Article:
Do You Really See?

Sep 04, 2023

Like our view of the world when wearing a wrong set of glasses, sometimes we see each other through unhelpful or imperfect understandings:

"He just wants to be mean to me, that's why he's grumpy." When in reality he's overwhelmed at work and he frees up mental space by reducing connection to people. 

"She's upset at me for scheduling something without asking her, she's all about controlling me!" When in reality she's been concerned for a while now about your time and connection together but doesn't know how to bring it up.

Our understandings of each other in a marriage are like lenses we put on to see and get a handle of what's going on. Problem is, often the way we see things is wrong, or incomplete, and yet we march into moments so sure of ourselves! Sometimes couples spend years assuming the wrong things, even hurtful things, about each other's actions.

The solution here is to stop and probe for more understanding. Anger has emotion below it. Stress presents in strange ways. Concern doesn't always look like care. And maybe their attitude towards you isn't personal at all.

As you take this approach, be ready: A deeper understanding doesn't come without some effort. Your partner may not believe or welcome your questions initially; they might say something that reinforces your assumption, and yet still the assumption is misplaced; the way you're coming across may hinder their vulnerability. So, regardless of pushback, purpose in your heart to remain humble and curious - keep at it, creating a safe place for more disclosure, even if that needs to happen later. Use lots of:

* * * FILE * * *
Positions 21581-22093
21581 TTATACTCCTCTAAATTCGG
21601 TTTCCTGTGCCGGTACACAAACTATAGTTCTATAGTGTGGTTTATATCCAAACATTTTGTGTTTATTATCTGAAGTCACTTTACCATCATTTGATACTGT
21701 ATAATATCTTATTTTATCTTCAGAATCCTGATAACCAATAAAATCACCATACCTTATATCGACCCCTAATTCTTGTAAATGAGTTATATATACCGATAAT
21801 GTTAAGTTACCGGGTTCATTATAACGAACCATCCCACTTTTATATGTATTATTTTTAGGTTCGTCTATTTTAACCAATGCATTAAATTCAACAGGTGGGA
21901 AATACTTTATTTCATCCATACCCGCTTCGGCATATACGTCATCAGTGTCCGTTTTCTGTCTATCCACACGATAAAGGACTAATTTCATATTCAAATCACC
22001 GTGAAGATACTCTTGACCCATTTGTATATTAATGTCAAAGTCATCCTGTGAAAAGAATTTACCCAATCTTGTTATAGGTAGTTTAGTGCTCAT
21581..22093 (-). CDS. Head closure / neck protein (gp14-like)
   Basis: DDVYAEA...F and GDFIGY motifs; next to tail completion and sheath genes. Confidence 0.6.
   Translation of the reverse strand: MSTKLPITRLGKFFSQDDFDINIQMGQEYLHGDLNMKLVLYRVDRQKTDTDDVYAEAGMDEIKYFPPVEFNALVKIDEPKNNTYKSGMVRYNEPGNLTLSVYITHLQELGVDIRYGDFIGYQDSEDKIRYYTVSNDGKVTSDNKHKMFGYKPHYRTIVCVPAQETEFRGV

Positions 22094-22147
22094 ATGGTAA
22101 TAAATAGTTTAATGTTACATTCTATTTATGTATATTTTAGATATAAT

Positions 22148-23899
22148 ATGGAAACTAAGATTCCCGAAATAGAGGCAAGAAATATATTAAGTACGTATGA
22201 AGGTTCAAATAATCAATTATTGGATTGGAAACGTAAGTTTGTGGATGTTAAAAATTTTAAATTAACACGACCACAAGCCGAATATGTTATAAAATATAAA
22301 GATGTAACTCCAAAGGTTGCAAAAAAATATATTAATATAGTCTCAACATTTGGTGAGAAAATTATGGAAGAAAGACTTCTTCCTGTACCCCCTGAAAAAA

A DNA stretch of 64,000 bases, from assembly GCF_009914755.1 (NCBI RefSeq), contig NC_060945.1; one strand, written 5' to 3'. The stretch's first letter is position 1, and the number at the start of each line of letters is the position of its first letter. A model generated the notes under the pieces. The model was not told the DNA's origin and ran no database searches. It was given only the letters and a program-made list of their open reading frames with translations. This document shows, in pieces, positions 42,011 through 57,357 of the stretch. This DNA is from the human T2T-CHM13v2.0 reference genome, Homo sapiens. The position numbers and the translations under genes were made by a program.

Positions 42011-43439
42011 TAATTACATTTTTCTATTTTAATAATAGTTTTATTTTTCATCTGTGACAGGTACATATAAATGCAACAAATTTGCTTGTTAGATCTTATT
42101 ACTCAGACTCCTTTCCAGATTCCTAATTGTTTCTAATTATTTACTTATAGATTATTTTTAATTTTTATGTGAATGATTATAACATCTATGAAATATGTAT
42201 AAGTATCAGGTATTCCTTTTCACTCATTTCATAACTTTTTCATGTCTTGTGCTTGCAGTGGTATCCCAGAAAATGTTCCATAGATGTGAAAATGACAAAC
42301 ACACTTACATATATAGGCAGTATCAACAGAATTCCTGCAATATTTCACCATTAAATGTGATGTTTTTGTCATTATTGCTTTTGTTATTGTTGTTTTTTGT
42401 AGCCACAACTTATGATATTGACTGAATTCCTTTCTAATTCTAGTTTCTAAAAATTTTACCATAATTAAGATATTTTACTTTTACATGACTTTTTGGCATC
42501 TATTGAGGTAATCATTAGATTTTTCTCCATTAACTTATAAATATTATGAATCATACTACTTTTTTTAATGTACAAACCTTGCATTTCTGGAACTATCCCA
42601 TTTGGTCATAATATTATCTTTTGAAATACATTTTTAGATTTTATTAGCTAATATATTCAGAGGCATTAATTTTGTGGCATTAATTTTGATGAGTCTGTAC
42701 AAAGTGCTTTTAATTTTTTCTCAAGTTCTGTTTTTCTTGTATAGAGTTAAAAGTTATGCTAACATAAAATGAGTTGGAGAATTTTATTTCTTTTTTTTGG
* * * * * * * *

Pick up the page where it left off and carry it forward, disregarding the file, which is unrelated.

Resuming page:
"Help me understand..."

"Do you feel like I'm hearing you?"

"What else is true for you when it comes to this?"

Your humility is honoring to the other person and will give you access to more of their heart. Your curiosity will feel great to them and will also prevent you from the defensive mechanisms that have shut down your communication before. 

So lets keep searching for newer, deeper, or clearer understandings of our mates. You know you're on the right track when you're looking past behaviors to truly see who the other person is, when it stirs in you empathy for them, when connection, or at least the promise of it, is restored. 

The right set of glasses feels great. They let you see things as they are instead of how you may fear them to be. The truth about something brings a freedom. The right lenses empower you to truly love another. 


Photo by Isabella Fischer on Unsplash

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